The higher education offered in the University of Tartu is modern and science based both by the contents and the form. The high-level scientific research guarantees that the contents of the higher education are science based. The modern and science based form of the higher education is guaranteed by a learning-centered approach and the use of scientifically proven effective teaching methods. Achieving learning outcomes are guaranteed to the students with extra needs by adapted teaching and assessing methods.
6.1. Study quality – directing the student’s development in a direction important to the student and society; the learning activities meet the requirements arising from the laws and university regulations; the studies are fit for purpose.
6.1.1. The university formulates and introduces the principles of quality management and a clear system of quality assurance, which involves cooperation with all the studies’ parties in all parts of the learning process. The quality management system brings together targeting, activities, gathering feedback, involving parties and steps of development activities. The principles of quality management will be implemented in the university at a faculty, institute and curriculum level.
6.1.2. The education offered at UT is based on learning outcomes, instead of factual knowledge, skills of application, analysis and assessment are preferred. Attention is paid to teaching transferable skills.
6.1.3. A subject follows the principle of constructive cohesion – the goal, outcomes, contents, methods, assessment method and criteria are compatible with each other.
6.1.4. The studies are centered on learning – the student and studying is at the centre of the learning process, i.e. the important part is what and how the student obtains in the learning process.
6.1.5. Written assignments should be anonymised/unpersonalised when being assessed, to rule out the unequal treatment of students at the assessment and promote assessment based on common criteria.
6.1.6. The university has study consultants and educational technologists for the constant development of the study quality, who support the teaching staff and the heads of curricula in developing the studies and teaching skills. For optimal support there needs to be at least 1 study consultant and 1 educational technologist per 400 academic staff members. The funding of the study consultants’ and educational technologists’ positions is a faculty priority and sustainable. The university offers flexible opportunities to develop studies, including targeted support.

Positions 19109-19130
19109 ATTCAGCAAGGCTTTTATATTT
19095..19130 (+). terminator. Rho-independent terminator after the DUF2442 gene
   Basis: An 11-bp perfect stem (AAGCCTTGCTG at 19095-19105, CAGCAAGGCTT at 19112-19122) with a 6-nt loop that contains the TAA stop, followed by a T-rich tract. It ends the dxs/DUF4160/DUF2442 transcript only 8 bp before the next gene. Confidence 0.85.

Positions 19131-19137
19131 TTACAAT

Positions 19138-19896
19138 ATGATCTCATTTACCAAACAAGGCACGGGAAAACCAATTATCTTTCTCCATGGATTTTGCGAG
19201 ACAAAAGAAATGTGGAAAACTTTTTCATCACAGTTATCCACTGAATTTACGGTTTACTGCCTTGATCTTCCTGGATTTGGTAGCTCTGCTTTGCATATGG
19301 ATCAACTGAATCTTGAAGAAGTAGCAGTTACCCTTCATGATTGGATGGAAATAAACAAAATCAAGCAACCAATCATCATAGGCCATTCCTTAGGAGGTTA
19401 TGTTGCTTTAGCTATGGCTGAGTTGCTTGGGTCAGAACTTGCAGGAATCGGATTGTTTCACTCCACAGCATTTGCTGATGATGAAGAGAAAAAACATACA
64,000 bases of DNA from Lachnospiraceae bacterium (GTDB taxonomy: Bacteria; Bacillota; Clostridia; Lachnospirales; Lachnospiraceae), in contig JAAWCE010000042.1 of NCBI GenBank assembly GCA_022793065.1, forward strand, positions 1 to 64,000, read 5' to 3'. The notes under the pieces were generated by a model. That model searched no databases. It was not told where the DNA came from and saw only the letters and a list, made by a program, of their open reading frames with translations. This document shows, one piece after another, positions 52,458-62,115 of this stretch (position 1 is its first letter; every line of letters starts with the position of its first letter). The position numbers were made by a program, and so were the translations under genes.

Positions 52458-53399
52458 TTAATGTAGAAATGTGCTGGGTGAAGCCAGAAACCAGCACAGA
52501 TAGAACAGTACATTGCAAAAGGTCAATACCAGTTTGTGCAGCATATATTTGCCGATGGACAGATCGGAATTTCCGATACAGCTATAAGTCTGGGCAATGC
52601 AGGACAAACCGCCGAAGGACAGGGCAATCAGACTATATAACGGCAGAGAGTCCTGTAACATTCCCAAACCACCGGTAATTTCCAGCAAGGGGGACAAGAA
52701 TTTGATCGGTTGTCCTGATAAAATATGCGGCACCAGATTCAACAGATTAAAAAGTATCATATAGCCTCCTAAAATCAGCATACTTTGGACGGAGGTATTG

6.1.7. In order to increase interdisciplinarity, the bachelor’s curricula allow a selection of a minor specialisation (including from other faculties) and the university offers interdisciplinary master’s curricula.
6.1.8. The studies will be offered with the highest possible quality, no matter the study form, incl. distance learning, e-learning etc.
7.1. Organisation of studies – the faculty’s activity is framed and directed by rules, which harmonise the formal functioning of teaching arrangements.
7.1.1. The university has the Study Regulations that are available, understandable to its users and supportive of modern studies and the development of it.
7.1.2. The changes to the Study Regulations arise from aligning it to the higher legal acts or from the influence of non- and inter-university factors, with the goal to support and develop the study activities. The changes will be coordinated with the student union.
7.1.3. The Study Regulations support learning outcome based studies and the use of modern teaching and assessment methods.
8.1. The study environment – The combination of the mental, social and physical environments that surround the students and in which the students develop and learn.
8.1.1. Physical environment
184.108.40.206. Every study building has to have study and recreational rooms or areas and common study opportunities that promote group work, are with a universal design and accessible at the times compatible to the students’ needs.
220.127.116.11. The lighting, fresh air, noise, moisture, temperature and other indicators of the physical environment meet the work and study room standards established in Estonia.
18.104.22.168. All buildings in the campus must be accessible to students with various extra needs.
22.214.171.124. Drinking water (preferably tap water) is accessible and the water machines and taps are adapted to be economical and to allow the refilling of drink bottles.
126.96.36.199. The university offers rooms and opportunities to its student organisations for their operations, including study rooms outside the time of lectures. The rent conditions of the rooms are student friendly and the booking system for the rooms is connected to the university’s other information systems.